Thanks SiCrane and Iride for the replies. So, to use your examples SiCrane, what is the benefit of actually doing it that way? Is it just a "different" way to approach the architecture of the game? Or does thinking about the game in that way provide real benefits in terms of efficiency or clear coding?
To answer your question directly, efficiency of execution is not the point or intent of a FSM. FSM's are used to break down game logic into easily managable units for the human programmers. E.g., it's useful for making your code easier to read, easier to understand and easier to maintain. It has the added benefit of making bugs easier to find (part of the maintenance I mentioned).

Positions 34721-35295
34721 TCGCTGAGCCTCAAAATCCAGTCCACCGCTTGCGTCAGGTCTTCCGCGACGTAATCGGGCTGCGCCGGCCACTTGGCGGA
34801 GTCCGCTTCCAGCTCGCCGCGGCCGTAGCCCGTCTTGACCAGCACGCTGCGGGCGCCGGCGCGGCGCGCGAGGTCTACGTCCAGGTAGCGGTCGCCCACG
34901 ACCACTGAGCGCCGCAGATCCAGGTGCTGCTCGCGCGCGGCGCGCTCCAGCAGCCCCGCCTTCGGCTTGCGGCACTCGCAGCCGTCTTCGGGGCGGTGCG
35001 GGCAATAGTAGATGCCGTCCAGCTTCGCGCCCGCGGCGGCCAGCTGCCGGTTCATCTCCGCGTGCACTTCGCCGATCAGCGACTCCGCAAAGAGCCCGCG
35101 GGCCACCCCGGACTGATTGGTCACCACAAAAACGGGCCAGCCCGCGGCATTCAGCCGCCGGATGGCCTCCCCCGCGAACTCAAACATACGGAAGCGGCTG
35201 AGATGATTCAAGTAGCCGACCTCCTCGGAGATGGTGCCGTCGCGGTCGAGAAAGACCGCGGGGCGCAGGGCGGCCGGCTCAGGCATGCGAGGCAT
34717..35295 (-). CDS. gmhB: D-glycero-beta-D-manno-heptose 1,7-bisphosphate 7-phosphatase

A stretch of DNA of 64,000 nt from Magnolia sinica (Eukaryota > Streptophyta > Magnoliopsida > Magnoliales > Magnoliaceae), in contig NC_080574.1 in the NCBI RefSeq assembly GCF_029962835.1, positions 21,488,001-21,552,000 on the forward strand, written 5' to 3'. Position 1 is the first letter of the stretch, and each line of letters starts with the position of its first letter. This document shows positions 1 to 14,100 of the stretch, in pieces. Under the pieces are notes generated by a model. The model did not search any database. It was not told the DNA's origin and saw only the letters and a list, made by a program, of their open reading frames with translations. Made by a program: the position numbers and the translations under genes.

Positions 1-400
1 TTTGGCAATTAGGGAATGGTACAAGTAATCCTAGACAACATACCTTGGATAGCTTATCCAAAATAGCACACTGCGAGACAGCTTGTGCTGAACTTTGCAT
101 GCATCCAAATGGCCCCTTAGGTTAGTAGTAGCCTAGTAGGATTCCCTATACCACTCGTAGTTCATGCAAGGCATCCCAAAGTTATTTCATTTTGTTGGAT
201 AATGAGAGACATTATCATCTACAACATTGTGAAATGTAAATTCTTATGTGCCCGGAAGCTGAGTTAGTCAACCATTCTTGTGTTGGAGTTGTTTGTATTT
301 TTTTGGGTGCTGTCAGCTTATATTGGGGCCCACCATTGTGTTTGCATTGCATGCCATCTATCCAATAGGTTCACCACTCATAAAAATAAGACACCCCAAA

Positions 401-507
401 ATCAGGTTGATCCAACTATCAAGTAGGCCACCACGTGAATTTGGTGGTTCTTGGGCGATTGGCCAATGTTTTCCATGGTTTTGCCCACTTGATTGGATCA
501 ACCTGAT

EDIT: I see apatriarca already beat me to this description... ;)